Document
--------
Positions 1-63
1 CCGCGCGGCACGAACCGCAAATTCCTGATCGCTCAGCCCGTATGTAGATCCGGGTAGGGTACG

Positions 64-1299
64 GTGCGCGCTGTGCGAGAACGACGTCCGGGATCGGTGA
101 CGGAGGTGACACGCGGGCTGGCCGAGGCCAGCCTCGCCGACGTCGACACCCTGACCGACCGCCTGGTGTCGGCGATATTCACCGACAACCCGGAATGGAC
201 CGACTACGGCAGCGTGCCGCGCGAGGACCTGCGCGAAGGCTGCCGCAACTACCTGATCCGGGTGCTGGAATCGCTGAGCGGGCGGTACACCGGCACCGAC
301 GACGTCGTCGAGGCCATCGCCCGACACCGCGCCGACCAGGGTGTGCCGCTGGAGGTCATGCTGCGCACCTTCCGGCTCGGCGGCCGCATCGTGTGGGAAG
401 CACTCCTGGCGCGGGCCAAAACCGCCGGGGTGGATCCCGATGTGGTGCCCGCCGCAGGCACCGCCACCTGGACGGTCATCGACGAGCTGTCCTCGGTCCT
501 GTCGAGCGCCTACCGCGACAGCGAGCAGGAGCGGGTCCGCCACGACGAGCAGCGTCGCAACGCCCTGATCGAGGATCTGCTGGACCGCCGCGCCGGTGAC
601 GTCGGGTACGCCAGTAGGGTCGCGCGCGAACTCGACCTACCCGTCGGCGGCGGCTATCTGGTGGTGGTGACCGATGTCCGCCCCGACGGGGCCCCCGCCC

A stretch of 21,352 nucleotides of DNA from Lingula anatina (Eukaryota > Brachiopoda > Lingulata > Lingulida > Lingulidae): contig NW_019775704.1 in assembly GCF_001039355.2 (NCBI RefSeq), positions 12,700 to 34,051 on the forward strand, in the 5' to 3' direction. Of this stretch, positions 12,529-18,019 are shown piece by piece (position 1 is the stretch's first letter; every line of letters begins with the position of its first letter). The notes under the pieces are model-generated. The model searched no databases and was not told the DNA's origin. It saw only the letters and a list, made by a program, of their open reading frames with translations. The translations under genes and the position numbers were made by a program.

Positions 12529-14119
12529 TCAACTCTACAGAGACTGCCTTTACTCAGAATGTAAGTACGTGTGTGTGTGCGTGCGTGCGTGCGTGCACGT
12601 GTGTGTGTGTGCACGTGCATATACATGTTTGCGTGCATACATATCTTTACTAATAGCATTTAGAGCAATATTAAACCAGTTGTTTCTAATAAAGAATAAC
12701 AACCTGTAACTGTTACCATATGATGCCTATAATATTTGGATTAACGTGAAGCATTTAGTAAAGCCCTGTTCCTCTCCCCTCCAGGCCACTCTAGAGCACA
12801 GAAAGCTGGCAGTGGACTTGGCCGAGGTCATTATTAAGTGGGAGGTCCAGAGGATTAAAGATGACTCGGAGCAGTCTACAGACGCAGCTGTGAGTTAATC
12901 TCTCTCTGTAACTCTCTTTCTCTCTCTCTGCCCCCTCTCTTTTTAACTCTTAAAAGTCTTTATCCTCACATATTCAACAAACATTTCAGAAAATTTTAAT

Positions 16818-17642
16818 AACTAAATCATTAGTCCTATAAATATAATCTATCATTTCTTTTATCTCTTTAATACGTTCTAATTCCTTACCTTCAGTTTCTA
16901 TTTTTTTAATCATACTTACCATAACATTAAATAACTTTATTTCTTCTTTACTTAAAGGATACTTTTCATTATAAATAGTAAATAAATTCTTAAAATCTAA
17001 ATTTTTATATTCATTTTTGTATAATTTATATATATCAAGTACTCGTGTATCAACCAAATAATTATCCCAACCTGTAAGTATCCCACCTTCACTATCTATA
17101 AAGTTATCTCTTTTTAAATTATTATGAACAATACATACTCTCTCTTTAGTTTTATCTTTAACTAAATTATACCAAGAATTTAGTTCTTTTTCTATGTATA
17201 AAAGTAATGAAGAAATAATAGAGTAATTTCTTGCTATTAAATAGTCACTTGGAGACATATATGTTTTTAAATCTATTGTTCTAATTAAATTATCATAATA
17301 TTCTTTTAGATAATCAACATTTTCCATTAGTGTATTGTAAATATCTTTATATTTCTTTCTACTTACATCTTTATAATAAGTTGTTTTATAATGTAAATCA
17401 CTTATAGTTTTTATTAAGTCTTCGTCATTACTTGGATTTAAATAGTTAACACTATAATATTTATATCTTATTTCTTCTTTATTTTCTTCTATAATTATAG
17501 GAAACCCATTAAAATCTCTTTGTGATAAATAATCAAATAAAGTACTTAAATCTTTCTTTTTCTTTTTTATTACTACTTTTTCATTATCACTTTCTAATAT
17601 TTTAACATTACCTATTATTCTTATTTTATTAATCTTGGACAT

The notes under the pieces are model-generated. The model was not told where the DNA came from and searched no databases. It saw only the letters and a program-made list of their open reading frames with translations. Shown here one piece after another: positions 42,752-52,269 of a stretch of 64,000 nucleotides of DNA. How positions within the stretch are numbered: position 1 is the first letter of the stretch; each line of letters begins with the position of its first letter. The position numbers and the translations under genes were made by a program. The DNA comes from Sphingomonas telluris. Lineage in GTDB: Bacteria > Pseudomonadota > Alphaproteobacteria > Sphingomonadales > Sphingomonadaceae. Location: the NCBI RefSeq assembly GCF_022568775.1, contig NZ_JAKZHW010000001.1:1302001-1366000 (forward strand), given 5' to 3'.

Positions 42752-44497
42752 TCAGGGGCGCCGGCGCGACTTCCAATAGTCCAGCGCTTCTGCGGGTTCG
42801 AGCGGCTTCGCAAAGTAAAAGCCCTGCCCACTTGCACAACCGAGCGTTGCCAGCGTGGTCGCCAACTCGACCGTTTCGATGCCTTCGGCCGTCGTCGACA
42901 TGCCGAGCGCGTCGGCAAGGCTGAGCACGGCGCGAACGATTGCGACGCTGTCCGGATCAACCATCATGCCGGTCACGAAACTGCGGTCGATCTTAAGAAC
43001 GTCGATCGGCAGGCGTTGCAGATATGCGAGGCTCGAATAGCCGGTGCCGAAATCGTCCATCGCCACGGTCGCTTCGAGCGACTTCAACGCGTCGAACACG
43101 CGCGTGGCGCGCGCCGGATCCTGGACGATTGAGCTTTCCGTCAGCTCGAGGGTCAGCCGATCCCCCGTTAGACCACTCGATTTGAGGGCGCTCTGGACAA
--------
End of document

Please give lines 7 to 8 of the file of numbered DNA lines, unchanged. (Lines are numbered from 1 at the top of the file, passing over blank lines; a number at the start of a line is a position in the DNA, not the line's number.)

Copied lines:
301 GACGTCGTCGAGGCCATCGCCCGACACCGCGCCGACCAGGGTGTGCCGCTGGAGGTCATGCTGCGCACCTTCCGGCTCGGCGGCCGCATCGTGTGGGAAG
401 CACTCCTGGCGCGGGCCAAAACCGCCGGGGTGGATCCCGATGTGGTGCCCGCCGCAGGCACCGCCACCTGGACGGTCATCGACGAGCTGTCCTCGGTCCT